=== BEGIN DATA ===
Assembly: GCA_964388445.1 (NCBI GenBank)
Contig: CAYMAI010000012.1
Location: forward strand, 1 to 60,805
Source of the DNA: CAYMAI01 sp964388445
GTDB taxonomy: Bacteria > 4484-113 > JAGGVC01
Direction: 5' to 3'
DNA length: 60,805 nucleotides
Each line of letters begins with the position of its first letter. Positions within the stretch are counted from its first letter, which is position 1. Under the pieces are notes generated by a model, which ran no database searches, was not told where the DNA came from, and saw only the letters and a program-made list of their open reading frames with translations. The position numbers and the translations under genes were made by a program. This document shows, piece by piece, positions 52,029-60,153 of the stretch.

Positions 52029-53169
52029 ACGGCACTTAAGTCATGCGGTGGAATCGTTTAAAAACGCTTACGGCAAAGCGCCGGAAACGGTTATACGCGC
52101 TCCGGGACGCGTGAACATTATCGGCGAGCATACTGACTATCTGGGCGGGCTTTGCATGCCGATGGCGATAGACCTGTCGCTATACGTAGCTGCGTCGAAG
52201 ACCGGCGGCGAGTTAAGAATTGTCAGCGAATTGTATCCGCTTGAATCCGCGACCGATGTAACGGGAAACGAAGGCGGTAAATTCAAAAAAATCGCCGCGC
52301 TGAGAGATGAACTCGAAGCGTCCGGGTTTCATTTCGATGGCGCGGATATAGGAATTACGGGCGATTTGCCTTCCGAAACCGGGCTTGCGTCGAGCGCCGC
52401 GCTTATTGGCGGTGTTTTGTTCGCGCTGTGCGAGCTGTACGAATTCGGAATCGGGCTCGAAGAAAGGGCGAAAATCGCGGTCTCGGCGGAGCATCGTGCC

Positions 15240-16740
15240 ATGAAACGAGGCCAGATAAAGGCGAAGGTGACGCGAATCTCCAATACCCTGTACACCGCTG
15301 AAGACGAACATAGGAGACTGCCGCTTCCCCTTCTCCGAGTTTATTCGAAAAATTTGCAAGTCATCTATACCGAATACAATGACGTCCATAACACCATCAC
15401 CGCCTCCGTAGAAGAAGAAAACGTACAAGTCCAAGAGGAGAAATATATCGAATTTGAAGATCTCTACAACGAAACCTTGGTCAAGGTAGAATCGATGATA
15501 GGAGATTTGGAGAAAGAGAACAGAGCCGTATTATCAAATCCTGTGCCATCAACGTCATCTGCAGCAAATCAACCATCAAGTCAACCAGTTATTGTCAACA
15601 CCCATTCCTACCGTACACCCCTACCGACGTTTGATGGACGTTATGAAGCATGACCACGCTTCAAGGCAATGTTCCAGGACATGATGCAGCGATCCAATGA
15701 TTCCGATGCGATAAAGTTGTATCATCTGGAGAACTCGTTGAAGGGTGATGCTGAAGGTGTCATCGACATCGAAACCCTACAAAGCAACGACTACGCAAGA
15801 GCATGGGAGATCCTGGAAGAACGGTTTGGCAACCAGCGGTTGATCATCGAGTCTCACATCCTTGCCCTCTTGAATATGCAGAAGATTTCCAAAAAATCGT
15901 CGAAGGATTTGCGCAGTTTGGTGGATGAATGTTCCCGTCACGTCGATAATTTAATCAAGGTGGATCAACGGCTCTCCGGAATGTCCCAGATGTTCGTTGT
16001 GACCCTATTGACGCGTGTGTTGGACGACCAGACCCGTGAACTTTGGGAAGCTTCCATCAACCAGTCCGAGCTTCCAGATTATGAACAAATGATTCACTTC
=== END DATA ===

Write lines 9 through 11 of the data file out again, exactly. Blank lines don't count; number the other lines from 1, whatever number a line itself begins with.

Positions 52029-53169
52029 ACGGCACTTAAGTCATGCGGTGGAATCGTTTAAAAACGCTTACGGCAAAGCGCCGGAAACGGTTATACGCGC
52101 TCCGGGACGCGTGAACATTATCGGCGAGCATACTGACTATCTGGGCGGGCTTTGCATGCCGATGGCGATAGACCTGTCGCTATACGTAGCTGCGTCGAAG